- Geology: Students will have a variety of videos, pictures, and interactive three-dimensional models to explore, not only of rocks and minerals but also of maps, structures, earthquake data, and fossils. Students will apply geology, GIS, and geography to applications associated with climate change, hazards, historical landscape processes, and scenarios for the future.
- Biology: Professors will be using a variety of approaches that allow for experimental design, hypothesis formation, simulations, data analysis, data reduction, statistical analysis, and scientific communication—all remotely delivered. To help students manage the “hands on” components of lab, our Biology faculty will hold voluntary workshops in the evenings to support student skill-building in the lab environment.
- Neuroscience: As an interdisciplinary field, Neuroscience relies on hypothesis-driven data analysis, computational modeling, and computer simulations. Remote labs this semester will focus on these areas of the field, increasing individual exposure to cutting-edge experimental techniques. Due to the shared specialized equipment we use in our labs such as electrophysiology stations and robotic kits, COVID-friendly in person labs are nearly impossible. However, with simulations each student has the opportunity to experience the unique aspects of the experimental process individually.
What will the spring calendar look like?
The spring calendar has been set.
First-Year Student Move-in will begin on Thursday, January 21, 2021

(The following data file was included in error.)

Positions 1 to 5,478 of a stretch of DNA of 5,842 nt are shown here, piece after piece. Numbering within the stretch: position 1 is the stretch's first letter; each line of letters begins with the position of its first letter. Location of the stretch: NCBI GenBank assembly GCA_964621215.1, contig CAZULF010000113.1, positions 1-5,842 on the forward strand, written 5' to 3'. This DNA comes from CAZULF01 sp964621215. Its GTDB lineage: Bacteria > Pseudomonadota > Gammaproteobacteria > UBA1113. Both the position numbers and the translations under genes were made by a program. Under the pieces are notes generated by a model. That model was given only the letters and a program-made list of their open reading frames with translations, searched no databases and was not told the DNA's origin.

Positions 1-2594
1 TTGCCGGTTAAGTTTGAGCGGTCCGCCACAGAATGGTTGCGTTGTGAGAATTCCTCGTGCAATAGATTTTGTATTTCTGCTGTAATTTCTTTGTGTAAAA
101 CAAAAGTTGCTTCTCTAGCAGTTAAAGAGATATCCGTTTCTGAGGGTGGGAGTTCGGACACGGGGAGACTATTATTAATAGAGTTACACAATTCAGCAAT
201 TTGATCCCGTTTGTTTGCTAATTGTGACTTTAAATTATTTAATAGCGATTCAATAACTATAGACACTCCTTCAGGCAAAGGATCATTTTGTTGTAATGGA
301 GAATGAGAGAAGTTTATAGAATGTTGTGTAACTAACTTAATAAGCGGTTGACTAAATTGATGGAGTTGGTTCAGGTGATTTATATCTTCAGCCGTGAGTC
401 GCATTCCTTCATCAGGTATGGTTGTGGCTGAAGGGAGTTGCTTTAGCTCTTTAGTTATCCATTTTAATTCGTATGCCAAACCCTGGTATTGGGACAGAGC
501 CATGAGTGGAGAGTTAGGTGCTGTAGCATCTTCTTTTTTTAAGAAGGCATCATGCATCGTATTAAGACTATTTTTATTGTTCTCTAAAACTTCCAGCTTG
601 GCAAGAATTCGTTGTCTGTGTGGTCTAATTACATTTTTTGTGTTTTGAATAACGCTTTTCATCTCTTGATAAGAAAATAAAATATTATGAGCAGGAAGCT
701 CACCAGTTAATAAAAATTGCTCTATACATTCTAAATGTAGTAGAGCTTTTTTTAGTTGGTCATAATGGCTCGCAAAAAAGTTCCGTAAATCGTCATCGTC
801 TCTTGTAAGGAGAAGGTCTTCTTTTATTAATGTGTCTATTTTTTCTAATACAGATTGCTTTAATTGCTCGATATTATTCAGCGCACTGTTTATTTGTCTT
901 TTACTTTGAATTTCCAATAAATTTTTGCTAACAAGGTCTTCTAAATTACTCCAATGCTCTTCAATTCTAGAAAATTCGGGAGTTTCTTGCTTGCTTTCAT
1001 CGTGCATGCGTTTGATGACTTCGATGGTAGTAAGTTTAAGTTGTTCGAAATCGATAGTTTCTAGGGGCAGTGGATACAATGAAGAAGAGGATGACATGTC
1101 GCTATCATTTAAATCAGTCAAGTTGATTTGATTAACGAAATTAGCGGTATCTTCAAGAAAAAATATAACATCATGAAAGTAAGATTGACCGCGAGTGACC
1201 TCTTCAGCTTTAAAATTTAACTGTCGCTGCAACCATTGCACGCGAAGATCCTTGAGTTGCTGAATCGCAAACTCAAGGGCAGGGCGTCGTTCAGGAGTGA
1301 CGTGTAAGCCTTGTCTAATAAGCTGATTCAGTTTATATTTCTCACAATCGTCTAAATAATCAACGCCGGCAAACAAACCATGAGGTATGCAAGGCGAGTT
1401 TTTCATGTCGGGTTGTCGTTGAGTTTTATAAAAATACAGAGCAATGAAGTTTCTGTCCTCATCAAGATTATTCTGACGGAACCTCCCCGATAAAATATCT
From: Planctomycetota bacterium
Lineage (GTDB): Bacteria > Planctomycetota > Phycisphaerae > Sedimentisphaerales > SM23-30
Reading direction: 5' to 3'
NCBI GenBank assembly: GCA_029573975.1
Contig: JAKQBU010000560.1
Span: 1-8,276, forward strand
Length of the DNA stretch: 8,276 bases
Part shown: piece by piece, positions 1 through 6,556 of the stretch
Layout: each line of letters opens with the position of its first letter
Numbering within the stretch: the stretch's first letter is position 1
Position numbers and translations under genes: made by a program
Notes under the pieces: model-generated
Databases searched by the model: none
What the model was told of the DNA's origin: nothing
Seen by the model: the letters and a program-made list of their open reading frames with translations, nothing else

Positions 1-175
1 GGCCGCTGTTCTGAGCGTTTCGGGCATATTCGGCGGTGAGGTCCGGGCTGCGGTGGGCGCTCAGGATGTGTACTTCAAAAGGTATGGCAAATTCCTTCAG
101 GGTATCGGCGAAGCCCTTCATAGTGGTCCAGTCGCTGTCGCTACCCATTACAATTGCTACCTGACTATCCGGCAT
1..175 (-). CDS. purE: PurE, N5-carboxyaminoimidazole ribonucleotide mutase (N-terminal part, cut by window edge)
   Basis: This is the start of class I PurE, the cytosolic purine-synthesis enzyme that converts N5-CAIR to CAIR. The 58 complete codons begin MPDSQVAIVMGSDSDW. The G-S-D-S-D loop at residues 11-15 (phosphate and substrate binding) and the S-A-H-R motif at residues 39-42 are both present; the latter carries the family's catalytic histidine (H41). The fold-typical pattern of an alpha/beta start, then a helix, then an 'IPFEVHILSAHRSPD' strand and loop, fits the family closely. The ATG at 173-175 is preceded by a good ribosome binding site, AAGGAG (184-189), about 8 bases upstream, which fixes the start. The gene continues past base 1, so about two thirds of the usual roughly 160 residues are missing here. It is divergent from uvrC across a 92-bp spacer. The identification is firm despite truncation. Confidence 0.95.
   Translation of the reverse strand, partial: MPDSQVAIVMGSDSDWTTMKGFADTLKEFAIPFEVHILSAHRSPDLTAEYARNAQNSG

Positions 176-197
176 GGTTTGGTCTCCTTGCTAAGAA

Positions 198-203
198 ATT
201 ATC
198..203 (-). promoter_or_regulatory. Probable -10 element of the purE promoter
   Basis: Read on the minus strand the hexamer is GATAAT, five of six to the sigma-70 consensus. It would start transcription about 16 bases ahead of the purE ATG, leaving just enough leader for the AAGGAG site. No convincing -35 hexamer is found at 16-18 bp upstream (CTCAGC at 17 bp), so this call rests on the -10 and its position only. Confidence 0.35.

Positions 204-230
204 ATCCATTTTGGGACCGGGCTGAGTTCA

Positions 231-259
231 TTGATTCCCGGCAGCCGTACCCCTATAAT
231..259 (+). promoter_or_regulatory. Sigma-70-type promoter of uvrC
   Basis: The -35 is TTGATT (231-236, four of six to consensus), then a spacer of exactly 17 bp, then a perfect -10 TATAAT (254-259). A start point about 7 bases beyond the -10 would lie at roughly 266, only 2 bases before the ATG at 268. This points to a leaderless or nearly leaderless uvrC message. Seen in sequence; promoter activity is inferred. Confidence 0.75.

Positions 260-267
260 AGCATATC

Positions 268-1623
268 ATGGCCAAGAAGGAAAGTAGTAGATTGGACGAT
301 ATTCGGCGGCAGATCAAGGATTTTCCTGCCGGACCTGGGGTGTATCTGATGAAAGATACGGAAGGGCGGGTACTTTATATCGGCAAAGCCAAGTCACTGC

Orientation for New Students will begin on Saturday, January 23, 2021
Returning Student Move-in will begin on Sunday, January 24, 2021
Classes begin on Wednesday, January 27, 2021
Spring Break/Easter Recess begins on Wednesday, March 31, 2021 at 10 p.m.
The full academic calendar is available here.
How will students be able to add/drop classes?
Registration for spring 2021 re-opens Monday, January 25, at 12:01 a.m. (Sunday at midnight!), and students will be able to add classes to their schedule, based on availability, until Tuesday, February 2. Students should consult with their advisor before making schedule changes.
How will professors handle office hours?
Faculty members will continue to meet students on a regular basis, just as they normally would. These meetings will happen either in-person or remotely, depending on the course and the faculty member. Some in-person office hours might need to occur in rooms other than the faculty member’s office, to provide for social distancing. Remote office hours might happen via Zoom, FaceTime, or telephone.
Will there be designated study spaces on campus for students who need a place to log into their remote classes?
In addition to the studying in the Library, classrooms have been designated as “study rooms” for studying between courses and completing remote courses. These classrooms are available on a first-come, first-served basis for two-hour time blocks. See the list below: